An alternative hypothesis, more consistent with the evidence, is that lending is being driven by Asian governments and central banks, in what has been called a new Bretton Woods system. The motive for lending is not the attractiveness of the returns on offer but the desire to finance growth in exports to the United States and other countries with large current-account deficits. Since this interpretation relies on the willingess of foreign governments to incur continuing financial losses in order to subsidise consumers in English-speaking countries, it raises concerns for proponents of an asset-based model who rely on arguments about market optimality. Nevertheless, proponents of the ‘new Bretton Woods’ hypothesis are generally relaxed about large current account deficits.

To sum up, acceptance of strong versions of the efficient markets hypothesis leads to the conclusion that economic analysis should be focused on asset values rather than on income flows. Observations of current income flows are informative only about the present, whereas asset values capture all relevant information about current and future income flows. An increase in asset values implies an increase in the present value of future income and therefore in the optimal level of consumption.

On the traditional, income-based view, by contrast, asset-based arguments are misleading and dangerous. By the time sentiment shifts in asset markets, the opportunity for an orderly adjustment will already have been lost.

One way or another we should know before long. The asset values we are observing make sense only if a substantial acceleration in the rate of economic growth is imminent. And without such an acceleration, the arithmetic of compound interest will produce a blowout in the current account deficit, necessitating a sharp, and probably painful, adjustment process. Over the next few years, we will find out which of these stories is correct.

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  1. still working it out
    April 16th, 2005 at 19:46 | #1

    And I have just taken out a home loan. I have been trying to figure out if the big crunch (whether it is soft or hard) that the US is heading into is going to take us down with it. I take the above post to mean if the strong market hypothesis is incorrect then we’re up the creek without a paddle as badly as they are. Well I know I don’t believe in the strong market hypothesis and I suspect JQ doesn’t either. I should have had more faith in my own conclusions about what was coming and kept renting.

    Oh crap.

  2. April 17th, 2005 at 01:06 | #2

    This is all interesting stuff, regarding the last decade, but not so relevant to the last couple of years. At least as far as Australia is concerned, asset prices haven’t been rising for the last couple of years. Stocks have gone up but house prices have gone down and being of a larger value I presume their movements would predominate in any assessment of ‘asset prices’ generally. Yet our CAD has been rising.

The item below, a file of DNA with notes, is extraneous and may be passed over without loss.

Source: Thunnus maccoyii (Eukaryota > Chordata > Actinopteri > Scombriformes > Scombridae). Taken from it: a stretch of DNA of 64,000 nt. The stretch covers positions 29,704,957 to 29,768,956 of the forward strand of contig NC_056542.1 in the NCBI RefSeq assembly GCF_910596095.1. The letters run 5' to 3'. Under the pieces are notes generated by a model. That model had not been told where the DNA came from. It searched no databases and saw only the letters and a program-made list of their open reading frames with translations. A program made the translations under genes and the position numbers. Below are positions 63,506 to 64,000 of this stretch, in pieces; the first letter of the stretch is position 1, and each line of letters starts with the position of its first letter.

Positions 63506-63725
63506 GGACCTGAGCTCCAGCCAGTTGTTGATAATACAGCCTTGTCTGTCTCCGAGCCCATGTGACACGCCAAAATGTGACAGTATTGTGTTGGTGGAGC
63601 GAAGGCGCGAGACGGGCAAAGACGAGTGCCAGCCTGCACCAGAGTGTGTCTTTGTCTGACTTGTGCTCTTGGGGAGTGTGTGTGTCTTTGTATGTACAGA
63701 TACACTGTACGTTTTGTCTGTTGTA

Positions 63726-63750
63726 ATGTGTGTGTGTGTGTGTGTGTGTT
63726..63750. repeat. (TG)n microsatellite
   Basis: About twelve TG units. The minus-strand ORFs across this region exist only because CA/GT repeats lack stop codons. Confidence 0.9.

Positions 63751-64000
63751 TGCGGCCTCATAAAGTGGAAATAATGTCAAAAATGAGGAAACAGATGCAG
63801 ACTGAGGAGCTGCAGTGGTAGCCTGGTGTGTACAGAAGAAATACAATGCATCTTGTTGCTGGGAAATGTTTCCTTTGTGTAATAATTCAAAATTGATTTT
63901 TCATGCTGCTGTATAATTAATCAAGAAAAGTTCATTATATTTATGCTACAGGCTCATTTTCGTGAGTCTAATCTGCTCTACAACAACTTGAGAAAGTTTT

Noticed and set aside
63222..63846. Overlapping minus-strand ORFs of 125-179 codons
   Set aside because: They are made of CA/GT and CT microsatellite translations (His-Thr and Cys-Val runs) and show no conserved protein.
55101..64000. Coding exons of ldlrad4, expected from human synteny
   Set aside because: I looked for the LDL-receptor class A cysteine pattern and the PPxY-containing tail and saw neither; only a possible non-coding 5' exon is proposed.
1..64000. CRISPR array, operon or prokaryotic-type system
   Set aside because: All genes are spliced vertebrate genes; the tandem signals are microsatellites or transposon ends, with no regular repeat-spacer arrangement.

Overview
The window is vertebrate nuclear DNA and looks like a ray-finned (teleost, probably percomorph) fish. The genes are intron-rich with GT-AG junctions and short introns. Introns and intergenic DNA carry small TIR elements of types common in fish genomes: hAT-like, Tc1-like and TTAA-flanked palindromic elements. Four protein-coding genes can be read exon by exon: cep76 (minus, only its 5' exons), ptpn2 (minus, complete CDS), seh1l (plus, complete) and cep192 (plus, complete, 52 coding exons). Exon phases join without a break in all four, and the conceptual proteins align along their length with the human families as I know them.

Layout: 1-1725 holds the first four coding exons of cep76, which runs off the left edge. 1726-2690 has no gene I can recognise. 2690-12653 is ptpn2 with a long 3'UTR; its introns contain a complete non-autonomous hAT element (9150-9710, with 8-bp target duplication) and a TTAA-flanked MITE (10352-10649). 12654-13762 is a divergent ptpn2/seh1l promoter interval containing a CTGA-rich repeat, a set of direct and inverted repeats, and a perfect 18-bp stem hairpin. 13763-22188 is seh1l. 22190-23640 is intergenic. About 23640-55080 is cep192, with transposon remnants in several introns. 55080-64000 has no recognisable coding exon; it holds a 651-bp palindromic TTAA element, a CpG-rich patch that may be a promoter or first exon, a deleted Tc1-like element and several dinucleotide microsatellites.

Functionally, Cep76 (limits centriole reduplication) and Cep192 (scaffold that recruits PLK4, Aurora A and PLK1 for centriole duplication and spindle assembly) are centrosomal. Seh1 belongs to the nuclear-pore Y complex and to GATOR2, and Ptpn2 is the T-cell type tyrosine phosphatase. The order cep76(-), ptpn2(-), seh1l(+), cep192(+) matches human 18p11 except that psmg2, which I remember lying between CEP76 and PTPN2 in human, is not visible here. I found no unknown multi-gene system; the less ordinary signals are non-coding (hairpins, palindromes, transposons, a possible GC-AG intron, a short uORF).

3. touche
    April 17th, 2005 at 04:25 | #3

    To keep things simple, if I buy a house for cash and the seller sold it for a profit, then I am simply swapping my savings for his house. There is no net gain from the transaction. He has my savings and I have his house. There is no value added, no gross domestic product, only inflation. The way its done makes sense to me.

  4. Ian Gould
    April 17th, 2005 at 08:25 | #4

    Undoubtedly assets have become more important as a part of the average person’s balance sheet.

    In the late 90′s in the US this led to a virtuous circle where higher stock and housing prices led to higher current consumption which led to higher economic growth and higher asset prices.

    What concenrs me though is what happens when an exogenous shock like, say. higher oil prices, disrupts that process and sends it into reverse.

  5. gordon
    April 17th, 2005 at 11:35 | #5

    Obviously, in Australia, we all have house values in the back of our minds when we consider asset values. Houses/dwellings are odd sorts of assets, in that the NPV of an income stream generated by a dwelling is only meaningful if we consider rent the dwelling might earn, or (conversely) the rent we would have paid if we hadn’t bought a dwelling. But rent is just that, rent; it isn’t a marketable product or service of the sort which might be produced by other sorts of assets – eg. a factory. Increases in house values are therefore not the same as increases in the values of other sorts of assets. It is possible therefore that disaggregation of asset price rises might give some clues as to the sort of process involved. If it turns out that the predominant asset price rises are in the housing sector, we might conclude that the “targeted inflation” process I referred to in my comment of 10/4/05 under the “Weekend Reflections” post of 8/4/05 might be considered.

  6. April 17th, 2005 at 19:43 | #6

    The thing is the way terms like “Building Society” have become synonyms for “Housing Societies”, with a change in emphasis from the addition of new stock to the management of existing stock. There was a huge social change too, with the original societies representing a way for people to promote themselves into a political class incrementally. That was actually a much sounder outcome than simply diluting the franchise; efforts should have been directed at more promotion, not changing the basis of the vote. What happened actually led to apartheid, displacing a detribalising promotional process that had been underway.